Hello all, We're newbies to this site and have found a barn find.. We would like to know if this is real or has someone made a cool looking 23 ford model t wooden pickup ?? Any help would be greatly appreciated at this point.. I will upload a few photos for you to view and hopefully come up with some sort of conclusion for us ?? Thank you, Marilyn & Jim..
Looks like somebody fabricated a wood firewall, body, and pickup bed and put them on a Model T chassis, but I like it!
Looks like the seat might be from some horse drawn carriage of some sort.
It definitely looks home-made, but cute! That railing/top bracket piece going around the seat MAY be from an earlier than T Ford, you'll have to get someone that knows them to verify.
Eighty-nine years after the last model T was made, many of them are a mixture of parts from various years. This cutie is one of those. It's mostly Model T of different years, with some home-made improvisations. As the nephew in Tobacco Road said, "It don't hurt the runnin' of it none."
I like it! It looks like a fun car to have. It is not a high dollar barn find but if is available for a reasonable price and you want it, I would fix it mechanically, put a horse blanket on the seat, and have a great time driving it as it is!
A bitsa. Bits of this, bits of that. Can be a lot of fun! I do hope you didn't pay a lot for it. It has lots of possibilities. Everything from getting a proper Ford factory body for the chassis, or a speedster, or depot hack, or, clean it up a bit and have fun with it basically as it is. You should do a few safety maintenance things to it. That is not expensive if you can do most of the work yourself. And that is part of the fun of model T Fords.
Drive carefully, and enjoy, W2
J & M,
You asked, "is it real". By that, I assume you meant, did Ford make this. No, Ford did not make that body. However, that's not really a negative. In the days of the Model T, there were dozens of companies that made aftermarket bodies for T's. Many of them produced bodies very similar to the one on your car. Still more folks, who happened to be handy, made their own bodies. The latter is probably what you have. Because they were "home built", with sometimes widely varying skill levels, some look better than others. My opinion is that yours, once cleaned up, will look very nice. It has good proportions and nice styling. So, to answer your initial question; it's an authentic Model T chassis with an aftermarket "express" style truck body.
As others have pointed out, it would not be in the higher price bracket. However, it's a nice looking, legitimate Model T. I can also assure you, no matter how scarce/valuable a given T is, or is not, one thing remains constant: the fun you have owning and driving it.
Huge fun potential there!!!!
If you get it, this is a good read for new people. It was posted here some time back and is a good primer for driving a T.
What a great find. You will have lots of fun with it. Looking forward to some new pictures when you get her cleaned up.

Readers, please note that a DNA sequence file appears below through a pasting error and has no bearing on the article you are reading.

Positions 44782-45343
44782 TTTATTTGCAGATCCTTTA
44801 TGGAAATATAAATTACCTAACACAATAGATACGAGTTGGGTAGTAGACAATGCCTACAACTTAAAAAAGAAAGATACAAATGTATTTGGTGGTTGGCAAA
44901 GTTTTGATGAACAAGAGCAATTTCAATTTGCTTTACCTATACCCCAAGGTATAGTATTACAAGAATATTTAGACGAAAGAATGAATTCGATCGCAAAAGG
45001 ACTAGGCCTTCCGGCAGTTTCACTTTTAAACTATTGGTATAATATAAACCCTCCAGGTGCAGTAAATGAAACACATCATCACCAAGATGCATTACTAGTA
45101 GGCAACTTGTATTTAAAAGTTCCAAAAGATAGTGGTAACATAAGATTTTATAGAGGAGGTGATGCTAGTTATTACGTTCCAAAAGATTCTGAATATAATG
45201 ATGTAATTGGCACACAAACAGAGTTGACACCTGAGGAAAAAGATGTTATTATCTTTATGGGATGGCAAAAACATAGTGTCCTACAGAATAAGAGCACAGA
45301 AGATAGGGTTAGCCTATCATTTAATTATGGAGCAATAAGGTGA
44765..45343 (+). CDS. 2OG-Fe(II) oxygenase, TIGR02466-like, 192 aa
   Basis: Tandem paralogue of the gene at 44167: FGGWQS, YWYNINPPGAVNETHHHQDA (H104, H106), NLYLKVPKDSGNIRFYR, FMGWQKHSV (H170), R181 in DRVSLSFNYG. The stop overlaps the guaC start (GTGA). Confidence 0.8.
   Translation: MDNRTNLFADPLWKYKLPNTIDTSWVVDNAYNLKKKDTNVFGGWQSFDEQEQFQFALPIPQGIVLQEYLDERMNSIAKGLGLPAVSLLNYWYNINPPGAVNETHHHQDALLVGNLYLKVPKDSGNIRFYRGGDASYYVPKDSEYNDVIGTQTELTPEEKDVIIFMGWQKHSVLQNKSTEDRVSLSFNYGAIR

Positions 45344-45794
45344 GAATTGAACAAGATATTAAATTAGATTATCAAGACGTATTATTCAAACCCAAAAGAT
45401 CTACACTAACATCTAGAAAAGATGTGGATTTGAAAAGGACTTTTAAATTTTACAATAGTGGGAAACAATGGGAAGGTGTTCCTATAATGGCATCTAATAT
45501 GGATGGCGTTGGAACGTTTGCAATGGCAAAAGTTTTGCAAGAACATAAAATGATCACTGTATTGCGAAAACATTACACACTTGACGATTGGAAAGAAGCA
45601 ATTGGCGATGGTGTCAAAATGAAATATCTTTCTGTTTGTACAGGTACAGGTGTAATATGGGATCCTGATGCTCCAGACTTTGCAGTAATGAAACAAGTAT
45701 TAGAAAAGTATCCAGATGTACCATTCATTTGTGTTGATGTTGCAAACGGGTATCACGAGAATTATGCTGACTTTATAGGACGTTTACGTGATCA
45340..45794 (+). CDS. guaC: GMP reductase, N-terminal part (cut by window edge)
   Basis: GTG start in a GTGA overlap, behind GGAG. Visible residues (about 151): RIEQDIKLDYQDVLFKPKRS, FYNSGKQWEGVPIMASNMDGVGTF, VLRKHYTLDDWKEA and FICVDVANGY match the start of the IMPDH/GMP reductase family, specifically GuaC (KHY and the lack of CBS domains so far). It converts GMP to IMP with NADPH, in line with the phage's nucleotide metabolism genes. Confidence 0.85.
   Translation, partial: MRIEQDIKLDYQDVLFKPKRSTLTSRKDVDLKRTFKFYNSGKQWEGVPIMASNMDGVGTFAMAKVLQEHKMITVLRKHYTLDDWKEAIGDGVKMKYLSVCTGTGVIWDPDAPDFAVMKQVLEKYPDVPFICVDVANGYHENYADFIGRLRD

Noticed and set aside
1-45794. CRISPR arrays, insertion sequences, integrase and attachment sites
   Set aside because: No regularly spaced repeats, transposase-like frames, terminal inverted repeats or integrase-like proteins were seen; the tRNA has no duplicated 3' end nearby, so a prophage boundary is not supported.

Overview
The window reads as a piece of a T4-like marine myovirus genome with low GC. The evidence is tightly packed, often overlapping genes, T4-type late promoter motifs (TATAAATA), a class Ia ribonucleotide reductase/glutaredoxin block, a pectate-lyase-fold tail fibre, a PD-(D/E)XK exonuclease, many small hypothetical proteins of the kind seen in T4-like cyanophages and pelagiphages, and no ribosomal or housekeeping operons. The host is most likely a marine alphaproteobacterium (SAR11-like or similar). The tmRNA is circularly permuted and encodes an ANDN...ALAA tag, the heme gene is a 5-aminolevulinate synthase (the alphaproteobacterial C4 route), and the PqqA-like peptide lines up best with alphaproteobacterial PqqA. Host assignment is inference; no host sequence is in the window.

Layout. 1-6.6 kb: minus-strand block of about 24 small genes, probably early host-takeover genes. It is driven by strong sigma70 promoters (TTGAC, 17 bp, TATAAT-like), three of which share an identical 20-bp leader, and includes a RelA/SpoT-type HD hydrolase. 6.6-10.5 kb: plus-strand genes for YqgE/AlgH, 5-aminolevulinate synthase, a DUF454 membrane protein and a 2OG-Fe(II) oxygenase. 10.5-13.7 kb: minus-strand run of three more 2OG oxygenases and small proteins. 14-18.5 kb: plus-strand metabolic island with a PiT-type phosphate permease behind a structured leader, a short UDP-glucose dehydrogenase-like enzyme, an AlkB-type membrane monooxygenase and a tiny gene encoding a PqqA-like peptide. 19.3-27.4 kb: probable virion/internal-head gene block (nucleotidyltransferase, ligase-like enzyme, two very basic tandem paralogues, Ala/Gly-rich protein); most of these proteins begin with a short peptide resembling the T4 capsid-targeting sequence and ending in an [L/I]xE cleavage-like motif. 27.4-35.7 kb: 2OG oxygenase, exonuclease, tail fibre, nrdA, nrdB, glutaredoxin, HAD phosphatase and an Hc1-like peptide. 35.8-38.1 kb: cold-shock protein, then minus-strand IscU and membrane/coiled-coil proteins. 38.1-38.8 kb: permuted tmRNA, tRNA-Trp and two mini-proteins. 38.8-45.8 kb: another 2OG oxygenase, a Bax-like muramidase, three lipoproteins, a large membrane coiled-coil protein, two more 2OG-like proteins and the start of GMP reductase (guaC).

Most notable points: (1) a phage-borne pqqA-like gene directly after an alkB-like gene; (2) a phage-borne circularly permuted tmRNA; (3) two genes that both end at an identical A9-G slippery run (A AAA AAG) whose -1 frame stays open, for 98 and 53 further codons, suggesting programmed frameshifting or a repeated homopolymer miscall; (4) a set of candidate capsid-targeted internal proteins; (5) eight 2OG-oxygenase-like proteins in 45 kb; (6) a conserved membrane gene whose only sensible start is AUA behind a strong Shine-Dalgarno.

Mitch Taylor has some good videos on how to drive. http://www.fordmodelt.net/
That is gonna be one fun little car!
Can't wait for more pics!
I like the narrowing portion of the firewall.
Thank you for the great tips and comments.. We'll have to yard it home here in a few days.. We need to get underneath and into everything to see where we and the little T stands.. Jim & Marilyn...
Huge question.. Is there anyway to tell what body was on this chassis from the factory.. I got the year from the engine.. Need to find the frame ID number hopefully, on the frame somewhere ?? Thanks...
Unless the frame is a 1926 (late) or 1927, there is no frame number. If there is one, it should be on the passenger side top frame just in front of the seat. Your pictures don't shoe much of the frame so I can't tell the year type. A forum search should tell you how to determine the 26/27 from from earlier frames. There was a good post in the 2015 forum on this.
The frame appears to be a 1925 & earlier and some frames were stenciled - I have an early frame w/cast running board braces that is clearly stenciled "touring".
According to the book "Model T Ford, the Car That Changed the World", engine 8166986 was one of 7005 engines assembled on August 8, 1923. August 1923 would be very early in the 1924 model year.
If it is the original engine that was installed in that frame, the frame will not have the engine number stamped on it.
No frame numbers were stamped before December, 1925 (1926 model year).
If the hand brake quadrant has four rivets, the frame is 1924 or earlier.
I don't know what Oregon requires for VIN numbers, some states will accept the motor number, which is what was originally used, other states (Like Califunny) want a frame stamped number. So, there are some pre-26 Ts around here with the engine numbers stamped on the frame where the post '26 numbers were stamped.
You may read between the lines here. . .
Looks neat, if I'm up visiting my brother in Ashland, I'd love to look at it.